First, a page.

Iconic Lawton restaurant says goodbye

Iconic Lawton restaurant says goodbye

LAWTON, OK (KSWO)- One of Lawton's iconic restaurants is closing its doors after 43-years of serving homemade meals just like mom used to make it.

Customers say there are a lot of qualities that set Big Chef apart the classic breakfast of biscuits and gravy, the food being made fresh to order, and the friendly service with a smile. April Diffee Hagler says Big Chef was started by her father Trevor Hagler in 1974. She says the best part about the restaurant is they haven't changed a thing.

"It really hasn't. It's still down home. It's still just a wonderful place to be. It's family," said Hagler.

The family came to Lawton after a flood in Illinois destroyed the restaurant Hagler's father owned there. She says it was a recommendation from one of their former cooks who was in the military and transferred to Fort Sill. Hagler says she grew up at Big Chef and remembers sitting in the office eating her lunch when she was a little girl.

"It means everything. You know when you're raised somewhere that's your home and it is going to really be missed and a lot of memories walking behind the counter when I wasn't supposed to and getting in the waitresses way you know," said Hagler.

Hagler says her father used to pour over the menus trying to pick the perfect foods for his customers.

"We introduced our Indian tacos and everybody is like we really want to recipe and we're just not willing to give that up," she said.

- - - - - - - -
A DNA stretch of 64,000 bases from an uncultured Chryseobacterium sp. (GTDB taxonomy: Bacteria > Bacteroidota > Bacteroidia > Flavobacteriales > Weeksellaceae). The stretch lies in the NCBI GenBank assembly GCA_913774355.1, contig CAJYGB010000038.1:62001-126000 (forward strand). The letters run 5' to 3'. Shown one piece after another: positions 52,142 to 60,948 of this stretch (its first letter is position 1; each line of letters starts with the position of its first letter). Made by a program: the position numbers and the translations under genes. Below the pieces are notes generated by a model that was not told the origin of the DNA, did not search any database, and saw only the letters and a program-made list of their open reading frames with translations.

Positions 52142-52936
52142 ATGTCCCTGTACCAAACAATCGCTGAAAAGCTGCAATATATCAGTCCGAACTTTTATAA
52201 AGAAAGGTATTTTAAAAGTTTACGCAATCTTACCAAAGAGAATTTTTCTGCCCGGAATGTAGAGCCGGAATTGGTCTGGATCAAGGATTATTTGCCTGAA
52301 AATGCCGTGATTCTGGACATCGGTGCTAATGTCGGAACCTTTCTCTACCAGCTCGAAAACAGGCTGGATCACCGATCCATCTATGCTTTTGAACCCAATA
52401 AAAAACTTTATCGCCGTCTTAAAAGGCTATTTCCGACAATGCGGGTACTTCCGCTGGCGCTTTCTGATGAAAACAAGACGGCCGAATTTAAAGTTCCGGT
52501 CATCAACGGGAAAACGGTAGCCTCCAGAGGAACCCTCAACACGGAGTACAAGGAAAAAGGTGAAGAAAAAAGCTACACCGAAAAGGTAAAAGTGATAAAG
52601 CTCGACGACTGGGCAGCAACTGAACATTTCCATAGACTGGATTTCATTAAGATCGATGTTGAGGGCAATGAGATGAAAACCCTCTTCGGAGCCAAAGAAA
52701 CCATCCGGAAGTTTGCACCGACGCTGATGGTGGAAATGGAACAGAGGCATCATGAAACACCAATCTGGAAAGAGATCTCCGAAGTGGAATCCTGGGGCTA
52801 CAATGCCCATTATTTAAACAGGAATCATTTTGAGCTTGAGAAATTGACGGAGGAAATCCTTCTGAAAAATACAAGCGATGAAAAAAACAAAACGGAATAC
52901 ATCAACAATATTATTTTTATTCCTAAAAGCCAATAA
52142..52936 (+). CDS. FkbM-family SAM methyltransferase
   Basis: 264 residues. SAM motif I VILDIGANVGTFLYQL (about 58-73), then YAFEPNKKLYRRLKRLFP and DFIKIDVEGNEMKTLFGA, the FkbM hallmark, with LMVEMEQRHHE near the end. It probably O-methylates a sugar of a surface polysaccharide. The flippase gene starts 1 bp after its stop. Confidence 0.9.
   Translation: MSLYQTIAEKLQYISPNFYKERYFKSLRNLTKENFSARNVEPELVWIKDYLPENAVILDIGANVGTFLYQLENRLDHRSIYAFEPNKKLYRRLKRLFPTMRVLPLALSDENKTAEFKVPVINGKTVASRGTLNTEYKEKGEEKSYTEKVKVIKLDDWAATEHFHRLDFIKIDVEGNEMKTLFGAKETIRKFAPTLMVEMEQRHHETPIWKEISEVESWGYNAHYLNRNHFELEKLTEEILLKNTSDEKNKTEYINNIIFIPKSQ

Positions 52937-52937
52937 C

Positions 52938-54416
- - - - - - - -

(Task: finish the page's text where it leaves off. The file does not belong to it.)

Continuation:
Lawton police lieutenant David Williams says he's been coming to Big Chef since he started out as a rookie with the department more than two decades ago.

"We always have good rapport with the people here and it gives us a chance to talk to some of the members of the public while we're out and about. It's just a good place to come to," said Williams.

Some customers left a message scrolled on a poster board outside the restaurant it reads "To the new owner: Keep Big Chef open please."

Hagler says the restaurant is closing because her mother has decided it is time to retire, but even after the last plate is dished out she wants the customers to remember the experience they had at the restaurant.

"To know that they were served with great service and a smile and you know that they felt like home while they were here," said Hagler.

The family says they do have a potential buyer for the building, but they aren't sure what will happen after they shut their doors for the last time Saturday night.

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